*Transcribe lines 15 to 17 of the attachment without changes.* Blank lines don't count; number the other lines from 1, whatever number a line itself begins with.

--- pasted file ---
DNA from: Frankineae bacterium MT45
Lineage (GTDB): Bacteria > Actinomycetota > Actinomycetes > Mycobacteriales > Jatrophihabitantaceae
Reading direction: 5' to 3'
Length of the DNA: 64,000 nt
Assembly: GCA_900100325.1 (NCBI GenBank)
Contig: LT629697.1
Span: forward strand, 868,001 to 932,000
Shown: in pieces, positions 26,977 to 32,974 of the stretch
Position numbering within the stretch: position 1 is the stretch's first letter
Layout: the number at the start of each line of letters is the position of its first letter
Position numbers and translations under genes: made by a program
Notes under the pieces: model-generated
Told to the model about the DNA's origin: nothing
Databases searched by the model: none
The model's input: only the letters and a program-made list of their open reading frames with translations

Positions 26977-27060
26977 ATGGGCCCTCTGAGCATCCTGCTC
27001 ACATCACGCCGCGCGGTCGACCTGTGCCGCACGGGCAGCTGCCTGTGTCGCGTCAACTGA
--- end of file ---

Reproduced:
The model's input: only the letters and a program-made list of their open reading frames with translations

Positions 26977-27060
26977 ATGGGCCCTCTGAGCATCCTGCTC